Qui et al. [28] proposed a k-coverage Delaunay triangulation oriented strategy. Any hole is now detected if a voronoi cell is covered by less than k nodes. Although innovative, this method has a 𝒪(n2lnn) time complexity. Dai et al. [10] used also a voronoi diagram-based strategy. Unfortunately, the proposed solution is not fully-distributed (the latter diagram is constructed by the sink) and is thus not scalable. Li and Wu [29] proposed to merge isolated empty-circles in order to properly estimate hole’s size. If the length of the common side of two Delaunay triangles is greater than their diameters then the two resulting isolated empty circles are considered as a hole. The two circles are merged if their centers are located at the same part of the common side. This strategy is able to detect both close and open holes, but cannot be applied to heterogeneous networks.

Senouci et al. [30] suggest using a collaborative scheme triggered by duly identified stuck nodes. Hole discovery process is based on the classical message forwarding TENT rule [31]. However, this strategy is dedicated to only closed holes. Chu and Ssu [32] used a location-free strategy that explicitly considers obstacles. However, this scheme requires each node to previously collect three-hops neighborhood information. In order to quickly detect holes, Patra and Sau [12] proposed to find a base cycle i.e. a cycle in the subgraph induced by each node’s neighborhood. Regrettably, this technique is devoted to only closed holes.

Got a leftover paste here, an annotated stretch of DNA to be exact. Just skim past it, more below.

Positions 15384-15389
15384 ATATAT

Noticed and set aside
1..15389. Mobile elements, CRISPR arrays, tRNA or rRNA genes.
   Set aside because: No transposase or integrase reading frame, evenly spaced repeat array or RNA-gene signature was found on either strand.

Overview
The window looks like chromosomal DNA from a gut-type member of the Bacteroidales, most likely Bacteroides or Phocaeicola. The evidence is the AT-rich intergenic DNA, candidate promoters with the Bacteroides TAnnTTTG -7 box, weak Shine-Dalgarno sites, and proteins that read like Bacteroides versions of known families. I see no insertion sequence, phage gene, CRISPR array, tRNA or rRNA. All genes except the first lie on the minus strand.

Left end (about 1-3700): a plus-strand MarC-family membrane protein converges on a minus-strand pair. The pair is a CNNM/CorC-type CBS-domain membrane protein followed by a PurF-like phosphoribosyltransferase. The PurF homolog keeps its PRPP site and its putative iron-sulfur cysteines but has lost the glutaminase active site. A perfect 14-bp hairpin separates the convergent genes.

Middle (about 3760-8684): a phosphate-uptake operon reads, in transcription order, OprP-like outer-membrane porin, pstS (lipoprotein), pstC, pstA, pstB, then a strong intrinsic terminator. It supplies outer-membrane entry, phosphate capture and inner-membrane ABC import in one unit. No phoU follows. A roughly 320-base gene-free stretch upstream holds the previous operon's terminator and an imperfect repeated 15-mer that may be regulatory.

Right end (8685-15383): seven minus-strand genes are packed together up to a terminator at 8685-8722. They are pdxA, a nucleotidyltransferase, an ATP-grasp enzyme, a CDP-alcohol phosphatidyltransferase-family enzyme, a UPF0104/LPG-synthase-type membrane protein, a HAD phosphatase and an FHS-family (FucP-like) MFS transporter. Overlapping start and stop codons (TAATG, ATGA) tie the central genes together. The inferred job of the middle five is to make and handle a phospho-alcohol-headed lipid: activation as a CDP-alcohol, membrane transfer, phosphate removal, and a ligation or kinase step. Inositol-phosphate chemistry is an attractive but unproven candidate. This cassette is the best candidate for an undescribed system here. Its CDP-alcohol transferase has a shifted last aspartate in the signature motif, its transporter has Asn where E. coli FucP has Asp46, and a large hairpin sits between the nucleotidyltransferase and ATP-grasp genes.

To avoid using nodes exact locations, many authors suggest using techniques inspired by homotopy or homology to infer a simplicial complex from the network topology. However, Yan et al. [33] showed that it is impossible to detect with a Rips complex, certain types of holes including triangular holes, i.e. damaged areas enclosed by three nodes (two-simplexes). In a recent study, Šorbel et al. [11] used a spanning tree-based strategy for homological coverage verification. Small network segments are gradually merged into larger ones, until a Rips complex is obtained. This merging strategy is helpful to locally compute the first Betti number but hardly scalable since the spanning tree construction scheme is centralized.